Water shortage is the of the most compelling problems in the world right now, and it is expected that the world will run short of water supply by the year 2040. Our earth contains 71% water on its surface, but unfortunately, only 3% is drinkable. Thus, to limit the forecasts of water shortages, countries have been trying different techniques to desalinate it for decades. Recently, engineers at the University of Tokyo have come up with a new approach to filtering water. Researchers have opted for fluorine this time rather than carbon, which was previously used for desalination purposes. It has been discovered that fluorine is a hydrophobic element having the potential to break down water molecules, thereby keeping the liquid flowing smoothly and at an optimum speed. Moreover, fluorine, being negatively charged, can repel chlorine molecules in NaCl.
An embodiment similar to cell membranes has been developed in which different fluorine rings have been placed on top of each other in a water-tight layer. Through this, water molecules can easily pass due to the hydrophobic nature of fluorine but not the salt molecules, which would remain stuck to the side walls of this cell membrane. One of the material engineers for this project and the co-author of the paper published, Yoshimitsu Itoh, said, “It was very exciting to see the results first hand. The smaller of our test channels perfectly rejected incoming salt molecules, and the larger channels too were still an improvement over other desalination techniques and even cutting-edge carbon nanotube filters.”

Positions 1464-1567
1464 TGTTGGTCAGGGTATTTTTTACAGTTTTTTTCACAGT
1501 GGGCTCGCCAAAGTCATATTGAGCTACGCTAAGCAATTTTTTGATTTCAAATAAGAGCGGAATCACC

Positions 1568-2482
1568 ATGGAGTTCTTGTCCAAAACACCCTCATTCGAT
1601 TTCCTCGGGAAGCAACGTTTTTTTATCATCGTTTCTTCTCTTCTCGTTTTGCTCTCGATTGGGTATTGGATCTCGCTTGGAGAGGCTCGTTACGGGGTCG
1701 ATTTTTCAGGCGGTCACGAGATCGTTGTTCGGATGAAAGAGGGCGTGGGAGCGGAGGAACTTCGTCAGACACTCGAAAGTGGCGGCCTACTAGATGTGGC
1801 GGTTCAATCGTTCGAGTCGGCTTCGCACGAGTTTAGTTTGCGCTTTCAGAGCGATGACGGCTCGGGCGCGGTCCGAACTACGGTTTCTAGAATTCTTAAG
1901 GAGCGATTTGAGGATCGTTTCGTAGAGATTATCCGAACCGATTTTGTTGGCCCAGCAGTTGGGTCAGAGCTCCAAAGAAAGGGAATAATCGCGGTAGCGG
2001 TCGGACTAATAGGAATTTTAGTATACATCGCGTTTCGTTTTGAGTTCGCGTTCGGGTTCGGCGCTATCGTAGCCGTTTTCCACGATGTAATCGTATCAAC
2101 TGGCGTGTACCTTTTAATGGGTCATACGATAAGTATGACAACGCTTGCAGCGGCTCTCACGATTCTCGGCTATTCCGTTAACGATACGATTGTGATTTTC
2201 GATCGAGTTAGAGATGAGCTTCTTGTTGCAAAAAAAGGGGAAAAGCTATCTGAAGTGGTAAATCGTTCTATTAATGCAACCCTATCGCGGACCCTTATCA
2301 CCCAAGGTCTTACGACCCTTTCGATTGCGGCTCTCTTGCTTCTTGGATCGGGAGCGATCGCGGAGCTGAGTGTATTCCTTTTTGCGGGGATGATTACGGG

On the other hand, there are a lot of techniques used for the desalination of water at present to make it drinkable. Most notably, thermal condensation and reverse osmosis are the ones being used today. However, both of these methods are efficient in the purification of water, but they are being used on a large scale, such as in industries that consume a lot of energy. But this new technique of employing fluorine nanostructures is much more efficient and faster than the conventional methods used. The process is 2400 times faster than the carbon nanotube technique, which makes it a well-regulated and economical approach.
In the meantime, this fluorine-based technology has been developed on a small scale, and a whole community cannot rely on this as it does not have that much capacity. But Itoh said, “Our test samples were single nanochannels, but with the help of other specialists, we hope to create a membrane around 1 meter across in several years.” We’re also exploring whether similar membranes could be used to reduce carbon dioxide or other undesirable waste products released by industry.”
Hence, all things considered, the promises are well within the bounds of possibility, and we hope to see such inventions in the future to conserve one of the most crucial sources of our existence, water, for generations to come. Because without water, life is not possible.